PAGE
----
IBM CEO agrees with Tim Cook on regulating tech giants

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IBM
Apple and IBM are on the same page.
Photo: Apple/IBM

The CEO of IBM — once Apple’s biggest rival — agrees with Tim Cook about regulating tech giants who gobble up massive amounts of user data for what amounts to surveillance on users.

Echoing Cooks’s words last month, IBM’s chief exec Ginni Rometty addressed top EU officials at an event in Brussels on Monday. Rometty said that the, “irresponsible handling of personal data by a few dominant consumer-facing platform companies” has caused a “trust crisis” in customers.

Ginni Rometty was in Europe for a two-day visit, during which she met the EU’s privacy chief Vera Jourova and EU trade commissioner Cecilia Malmstrom. Rometty suggested that governments try to solve the problem by regulating consumer-facing web platforms. These include search engines and social media companies. Although she didn’t name specific companies, that would appear to include the likes of Google and Facebook.

“Dominant online platforms have more power to shape public opinion than newspapers or the television ever had, yet they face very little regulation or liability,” Rometty said. She also noted that, “tackling the real problem means using a regulatory scalpel, not a sledgehammer, to avoid collateral damage that would hurt the wider, productive and more responsible parts of the digital economy.”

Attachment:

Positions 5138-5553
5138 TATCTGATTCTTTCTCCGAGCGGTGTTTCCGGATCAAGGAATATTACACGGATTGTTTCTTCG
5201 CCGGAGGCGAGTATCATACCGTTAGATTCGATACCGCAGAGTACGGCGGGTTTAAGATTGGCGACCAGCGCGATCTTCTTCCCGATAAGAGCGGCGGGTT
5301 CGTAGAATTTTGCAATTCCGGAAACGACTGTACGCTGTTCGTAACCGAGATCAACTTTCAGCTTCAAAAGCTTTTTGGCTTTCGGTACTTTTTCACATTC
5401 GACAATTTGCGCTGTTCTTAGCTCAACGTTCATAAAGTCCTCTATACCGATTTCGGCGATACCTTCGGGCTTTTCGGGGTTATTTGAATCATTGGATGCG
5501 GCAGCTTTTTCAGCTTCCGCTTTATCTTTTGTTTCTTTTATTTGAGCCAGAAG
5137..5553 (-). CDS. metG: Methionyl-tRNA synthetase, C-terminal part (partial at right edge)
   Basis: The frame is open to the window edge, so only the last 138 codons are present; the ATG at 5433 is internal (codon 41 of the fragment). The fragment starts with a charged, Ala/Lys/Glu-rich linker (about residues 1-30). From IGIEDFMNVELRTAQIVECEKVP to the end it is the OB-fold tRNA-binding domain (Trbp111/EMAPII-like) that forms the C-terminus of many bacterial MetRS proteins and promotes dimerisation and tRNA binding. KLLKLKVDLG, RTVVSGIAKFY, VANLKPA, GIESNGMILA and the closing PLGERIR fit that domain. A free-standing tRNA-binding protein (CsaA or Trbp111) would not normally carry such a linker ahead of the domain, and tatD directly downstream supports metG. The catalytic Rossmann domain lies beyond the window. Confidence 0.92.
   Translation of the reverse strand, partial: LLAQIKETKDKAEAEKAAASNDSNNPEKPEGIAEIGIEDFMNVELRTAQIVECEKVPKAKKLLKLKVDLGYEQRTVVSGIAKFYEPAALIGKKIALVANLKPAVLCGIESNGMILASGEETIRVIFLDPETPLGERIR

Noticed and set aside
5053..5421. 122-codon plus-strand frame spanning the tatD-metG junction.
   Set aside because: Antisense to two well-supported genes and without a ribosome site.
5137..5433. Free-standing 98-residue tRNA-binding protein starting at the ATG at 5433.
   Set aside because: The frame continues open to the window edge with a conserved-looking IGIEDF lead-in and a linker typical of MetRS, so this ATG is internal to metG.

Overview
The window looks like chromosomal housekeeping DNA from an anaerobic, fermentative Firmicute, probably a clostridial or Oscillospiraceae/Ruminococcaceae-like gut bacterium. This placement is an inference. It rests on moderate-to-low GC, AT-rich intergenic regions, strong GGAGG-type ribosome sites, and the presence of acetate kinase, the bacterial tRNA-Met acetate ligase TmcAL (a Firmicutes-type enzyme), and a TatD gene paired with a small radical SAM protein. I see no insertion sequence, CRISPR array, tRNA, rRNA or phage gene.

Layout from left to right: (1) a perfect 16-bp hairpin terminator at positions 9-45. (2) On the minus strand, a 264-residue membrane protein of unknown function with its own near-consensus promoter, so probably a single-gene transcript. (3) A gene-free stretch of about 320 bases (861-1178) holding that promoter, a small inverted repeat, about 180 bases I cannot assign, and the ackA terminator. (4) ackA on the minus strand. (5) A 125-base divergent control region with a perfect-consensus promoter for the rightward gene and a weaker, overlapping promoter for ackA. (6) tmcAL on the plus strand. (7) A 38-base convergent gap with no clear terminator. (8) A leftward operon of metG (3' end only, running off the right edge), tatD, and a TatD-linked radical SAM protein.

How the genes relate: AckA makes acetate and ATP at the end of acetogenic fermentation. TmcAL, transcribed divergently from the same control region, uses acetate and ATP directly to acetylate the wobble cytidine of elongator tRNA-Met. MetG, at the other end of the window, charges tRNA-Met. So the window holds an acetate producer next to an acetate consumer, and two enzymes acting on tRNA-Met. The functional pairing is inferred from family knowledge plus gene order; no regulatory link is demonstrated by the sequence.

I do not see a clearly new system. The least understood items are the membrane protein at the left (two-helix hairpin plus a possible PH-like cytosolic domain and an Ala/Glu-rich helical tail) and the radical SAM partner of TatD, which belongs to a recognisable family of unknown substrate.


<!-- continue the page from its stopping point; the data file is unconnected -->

Agreeing with Apple

As noted, Ginni Rometty isn’t the first person to put forward this argument. Tim Cook recently called for the U.S. to adopt “comprehensive” privacy laws similar to the General Data Protection Regulation (GDPR) in the European Union. He went on to suggest that the “surveillance” of tech giants, “should make us uncomfortable and unsettle us.”

Whether Cook and Rometty’s concerns will have any impact at the legislative level remains to be seen. However, when you’re dealing with two of the oldest and most established tech giants out there, their words have to carry a bit of weight. We’ll follow this story with interest.

Source: Fortune